The much-awaited spectrum auction will finally happen in the second half of 2019 — soon after the new government takes over at the Centre.
According to the 100-day agenda of the Department of Telecom (DoT), consultation on the issue will start as early as June before a note is finalised for cabinet approval.
Spectrum auctions have remained suspended for some time now and fresh bidding will take place after a gap of two years.
“Examining and processing the cabinet note for spectrum auction,” said the 100-day agenda of the DoT. The Wireless Planning Council is currently preparing the draft cabinet note.
The latest spectrum auction will be the biggest in terms of quantum of frequencies on offer if the DoT applies the Telecom Regulatory Authority of India’s (TRAI) recommendations without any change.
A whopping 8,293.95 Mhz of telecom frequencies at an estimated total base price of Rs 5.77 lakh crore are expected to go under the hammer. That’s over three times the size of spectrum put for sale in the previous auction in 2016 at Rs 65,000 crore.
The government is meeting the industry demand to hold spectrum auctions in the second half of 2019. Industry body Cellular Operators Association of India (COAI) had favoured 5G auctions around the same time.
The ongoing financial crisis of the telcos is expected to improve in 2020 as tariff stabilisation happens. This will follow streamlining low value recharges, tariff hike in small packages and consolidation of operations to cut costs and duplications. The exercise is expected to result in gradual recovery of telcos’ losses.
Indian telcos are also getting ready to adopt 5G with their demonstrations and use cases along with network partners. Globally several countries have started 5G spectrum auctions, therefore the ecosystem is gradually developing. By the end of the 2019 calender year, it will be in a better shape.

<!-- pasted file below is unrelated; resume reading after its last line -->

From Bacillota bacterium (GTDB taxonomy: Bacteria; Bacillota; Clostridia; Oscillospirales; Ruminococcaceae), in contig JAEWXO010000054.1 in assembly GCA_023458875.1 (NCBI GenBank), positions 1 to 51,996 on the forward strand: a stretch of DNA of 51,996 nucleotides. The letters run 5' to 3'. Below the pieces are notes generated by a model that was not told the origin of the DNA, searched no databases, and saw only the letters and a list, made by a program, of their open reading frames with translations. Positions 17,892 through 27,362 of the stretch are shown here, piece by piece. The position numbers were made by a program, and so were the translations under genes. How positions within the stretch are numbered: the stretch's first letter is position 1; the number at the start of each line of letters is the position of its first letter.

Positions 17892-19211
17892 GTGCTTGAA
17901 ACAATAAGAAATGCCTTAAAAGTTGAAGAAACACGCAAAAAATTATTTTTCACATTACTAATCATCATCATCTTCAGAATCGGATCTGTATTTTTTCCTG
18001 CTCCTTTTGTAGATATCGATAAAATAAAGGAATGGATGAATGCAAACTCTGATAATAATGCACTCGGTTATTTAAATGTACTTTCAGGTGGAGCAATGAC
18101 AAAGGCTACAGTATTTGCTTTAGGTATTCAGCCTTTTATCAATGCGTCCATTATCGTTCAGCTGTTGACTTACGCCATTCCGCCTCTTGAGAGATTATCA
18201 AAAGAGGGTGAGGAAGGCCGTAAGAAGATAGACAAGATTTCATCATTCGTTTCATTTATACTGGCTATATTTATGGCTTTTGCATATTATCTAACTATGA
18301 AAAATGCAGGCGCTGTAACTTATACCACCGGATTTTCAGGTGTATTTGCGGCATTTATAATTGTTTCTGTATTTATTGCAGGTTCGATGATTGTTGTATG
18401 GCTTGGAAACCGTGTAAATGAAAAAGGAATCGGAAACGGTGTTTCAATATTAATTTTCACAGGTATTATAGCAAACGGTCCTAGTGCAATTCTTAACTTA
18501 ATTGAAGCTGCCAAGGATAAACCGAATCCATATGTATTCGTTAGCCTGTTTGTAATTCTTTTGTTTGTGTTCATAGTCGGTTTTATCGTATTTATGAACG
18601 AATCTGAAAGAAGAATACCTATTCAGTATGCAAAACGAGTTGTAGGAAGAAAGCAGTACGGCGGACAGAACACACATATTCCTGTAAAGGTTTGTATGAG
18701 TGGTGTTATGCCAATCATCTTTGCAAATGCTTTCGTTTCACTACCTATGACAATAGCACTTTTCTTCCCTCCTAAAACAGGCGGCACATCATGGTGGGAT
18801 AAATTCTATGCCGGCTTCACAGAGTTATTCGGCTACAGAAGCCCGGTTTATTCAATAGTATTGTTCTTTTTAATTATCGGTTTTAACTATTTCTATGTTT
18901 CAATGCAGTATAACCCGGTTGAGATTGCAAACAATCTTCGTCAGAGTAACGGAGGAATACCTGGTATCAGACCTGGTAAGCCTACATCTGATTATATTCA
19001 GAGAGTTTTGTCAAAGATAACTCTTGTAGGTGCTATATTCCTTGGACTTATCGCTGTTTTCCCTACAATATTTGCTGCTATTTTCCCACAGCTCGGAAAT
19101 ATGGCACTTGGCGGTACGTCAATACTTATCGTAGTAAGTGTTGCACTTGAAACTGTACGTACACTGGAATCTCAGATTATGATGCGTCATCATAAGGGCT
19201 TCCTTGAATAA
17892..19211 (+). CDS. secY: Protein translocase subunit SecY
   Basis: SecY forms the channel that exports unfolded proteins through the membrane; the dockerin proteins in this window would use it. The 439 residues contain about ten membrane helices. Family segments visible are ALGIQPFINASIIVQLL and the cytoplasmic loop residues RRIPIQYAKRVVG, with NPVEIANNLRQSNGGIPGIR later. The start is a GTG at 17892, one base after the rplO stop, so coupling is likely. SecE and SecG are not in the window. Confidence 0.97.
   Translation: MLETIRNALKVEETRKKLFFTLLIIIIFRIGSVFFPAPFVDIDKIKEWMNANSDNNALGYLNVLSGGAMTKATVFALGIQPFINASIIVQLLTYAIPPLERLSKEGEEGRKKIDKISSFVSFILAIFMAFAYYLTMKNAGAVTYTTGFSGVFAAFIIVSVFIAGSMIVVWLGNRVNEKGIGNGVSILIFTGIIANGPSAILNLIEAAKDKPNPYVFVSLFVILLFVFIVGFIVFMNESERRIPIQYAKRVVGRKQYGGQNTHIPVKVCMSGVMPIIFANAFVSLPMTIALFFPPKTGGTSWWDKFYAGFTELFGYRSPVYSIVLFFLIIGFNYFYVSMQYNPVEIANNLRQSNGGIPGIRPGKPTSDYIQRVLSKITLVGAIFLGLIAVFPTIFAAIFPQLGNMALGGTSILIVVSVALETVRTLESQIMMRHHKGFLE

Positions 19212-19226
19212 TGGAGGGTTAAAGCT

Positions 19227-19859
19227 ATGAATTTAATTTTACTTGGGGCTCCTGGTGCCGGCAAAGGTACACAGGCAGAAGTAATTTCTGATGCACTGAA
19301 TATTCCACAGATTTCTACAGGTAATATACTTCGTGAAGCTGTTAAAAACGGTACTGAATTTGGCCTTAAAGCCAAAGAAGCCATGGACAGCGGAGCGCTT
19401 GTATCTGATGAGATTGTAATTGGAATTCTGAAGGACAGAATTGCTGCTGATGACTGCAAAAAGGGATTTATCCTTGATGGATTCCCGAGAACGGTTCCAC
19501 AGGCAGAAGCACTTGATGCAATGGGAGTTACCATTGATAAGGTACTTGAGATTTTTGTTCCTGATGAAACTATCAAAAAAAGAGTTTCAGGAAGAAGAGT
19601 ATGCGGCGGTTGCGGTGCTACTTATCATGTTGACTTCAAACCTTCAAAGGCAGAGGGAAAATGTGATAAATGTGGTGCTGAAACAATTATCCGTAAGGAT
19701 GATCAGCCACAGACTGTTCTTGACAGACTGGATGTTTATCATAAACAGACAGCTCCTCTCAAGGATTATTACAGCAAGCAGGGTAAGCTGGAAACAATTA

As per the TRAI recommendations, the entire available spectrum from the 2016 auction and the new 5G spectrum bands should go under the hammer in the forthcoming auction, but the DoT may decide on its own as to how much of that would be auctioned.
In a relief to the industry, TRAI has lowered price by 42 per cent for this band at Rs 6,568 crore per MHz. For the 2016 auction, the government had fixed base price of 700 Mhz band at Rs 11,485 crore per Mhz.
In 2016, spectrum worth about Rs 4 lakh crore was put up for auction but there were no takers for this band due to its high price.
For the 5G band in the 3,300-3,600 Mhz range, TRAI has recommended a reserve price of Rs 492 crore per Mhz for a pan India minimum block of 20 Mhz, which means the operators will have to shell out Rs 9,840 crore, which is on the higher side going by global standards. The South Korean auctions, which happened just a month back, had the price at Rs 130 crore per Mhz.
The 5G band or the 3,300-3,600 MHz may be auctioned as a single band. Spectrum in 3,300-3,600 MHz band may be put to auction in the block size of 20 MHz.
To avoid monopolisation of this band, there could be a limit of 100 MHz per bidder. No rollout obligations may be mandated for spectrum in the 3,300-3,600 MHz band.
The revised provisions of spectrum cap (35 percent overall cap and a cap of 50 percent on the combined spectrum holding in the sub-1 GHz bands) could be extended to 3,300-3,600 MHz band, as per TRAI’s recommendations.―Business Standard